Dietary patterns and risk of nonfatal acute myocardial infarction in Costa Rican adults

Show simple item record Martínez Ortiz, J. A. Fung, T. T. Baylin, Ana Hu, F. B. Campos, Hannia 2016-07-12T19:44:03Z 2016-07-12T19:44:03Z 2006
dc.identifier.issn 1476-5640
dc.description.abstract Cardiovascular disease (CVD) has become an important public health problem in transition countries in Latin America (Medina and Kaempffer, 2000; Cubillos-Garzón et al., 2004; Ventura and Mehra, 2004; World HealthOrganization, 2004). Because changes in dietary intake are, in part, likely responsible for the increase in CVD during the past 20–30 years (Popkin, 2001), it is essential to identify foods that could play a role on CVD in developing countries. Food pattern analysis has become a valuable tool to examine the effects of diet on chronic disease (Jacques and Tucker, 2001; Hu, 2002). A major advantage of this procedure is that it takes into account multiple dietary factors, including nutrient and non-nutrient components, which could have complex effects on disease risk (Hu, 2002). In the context of Western countries, two main patterns that relate to CVD have been identified. In one study in men (Hu, 2002), a Western dietary pattern consisting primarily of red and processed meat, refined grains, sweets and desserts, French fries, and high-fat dairy products was associated with increased risk of coronary heart disease. In Denmark, a prudent dietary pattern consisting of whole meal bread, fruit, and vegetables was protective against all cause and cardiovascular mortality (Osler et al ., 2001). In the same study, no association with mortality was found for a Western pattern characterized by high intake of meat products, potatoes, white bread, butter, and lard. Consistently, a Mediterranean style diet which includes olive oil, fiber, fruits, vegetables, fish and alcohol, and reduced in meat and meat products was also protective against myocardial infarction (MI) (Martinez-Gonzalez et al ., 2002). The purpose of our study is to identify dietary patterns that are associated with risk of incident MI in Costa Rica, a Latin American country in transition (Reddy, 2004). en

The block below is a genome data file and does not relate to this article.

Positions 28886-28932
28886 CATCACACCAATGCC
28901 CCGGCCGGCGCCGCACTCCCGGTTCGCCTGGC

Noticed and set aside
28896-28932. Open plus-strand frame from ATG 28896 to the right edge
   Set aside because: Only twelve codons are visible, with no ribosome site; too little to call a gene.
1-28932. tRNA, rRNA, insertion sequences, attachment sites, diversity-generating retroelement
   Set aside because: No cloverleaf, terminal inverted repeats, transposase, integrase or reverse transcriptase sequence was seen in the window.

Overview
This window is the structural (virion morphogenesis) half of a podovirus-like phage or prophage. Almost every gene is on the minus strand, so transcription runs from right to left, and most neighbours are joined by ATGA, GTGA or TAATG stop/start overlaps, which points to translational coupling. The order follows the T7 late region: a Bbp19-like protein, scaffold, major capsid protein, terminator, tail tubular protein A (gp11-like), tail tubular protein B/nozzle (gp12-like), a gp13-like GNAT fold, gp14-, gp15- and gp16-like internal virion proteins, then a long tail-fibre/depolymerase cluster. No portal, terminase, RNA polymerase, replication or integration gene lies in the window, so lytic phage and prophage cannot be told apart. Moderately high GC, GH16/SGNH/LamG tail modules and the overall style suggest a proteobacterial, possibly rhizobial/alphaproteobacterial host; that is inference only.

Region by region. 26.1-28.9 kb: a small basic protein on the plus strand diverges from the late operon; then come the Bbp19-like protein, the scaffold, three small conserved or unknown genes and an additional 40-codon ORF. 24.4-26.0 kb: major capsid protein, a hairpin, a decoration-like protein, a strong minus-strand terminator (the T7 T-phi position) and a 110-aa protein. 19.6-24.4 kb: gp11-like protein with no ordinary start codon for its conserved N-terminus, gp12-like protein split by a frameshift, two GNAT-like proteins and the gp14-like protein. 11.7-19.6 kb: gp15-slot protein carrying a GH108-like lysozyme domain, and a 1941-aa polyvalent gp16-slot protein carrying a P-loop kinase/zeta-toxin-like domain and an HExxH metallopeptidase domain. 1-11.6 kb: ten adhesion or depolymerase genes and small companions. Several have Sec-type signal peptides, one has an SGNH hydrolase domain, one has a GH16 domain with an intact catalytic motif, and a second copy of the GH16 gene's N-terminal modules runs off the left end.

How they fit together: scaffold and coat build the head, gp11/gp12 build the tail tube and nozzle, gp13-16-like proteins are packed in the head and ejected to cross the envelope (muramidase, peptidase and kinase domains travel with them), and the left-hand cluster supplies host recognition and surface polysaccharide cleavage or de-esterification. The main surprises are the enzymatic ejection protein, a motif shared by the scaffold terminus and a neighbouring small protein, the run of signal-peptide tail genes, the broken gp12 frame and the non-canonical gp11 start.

dc.language.iso en en
dc.publisher Nature Publishing Group en
dc.rights Atribución-NoComercial-CompartirIgual 3.0 Costa Rica *
dc.rights.uri *
dc.subject Enfermedades cardiovasculares es
dc.subject Dieta es
dc.subject Epidemiología es
dc.subject Nutrición es
dc.title Dietary patterns and risk of nonfatal acute myocardial infarction in Costa Rican adults en
dc.title.alternative European Journal of Clinical Nutrition, 60 (6) en
dc.type Article en

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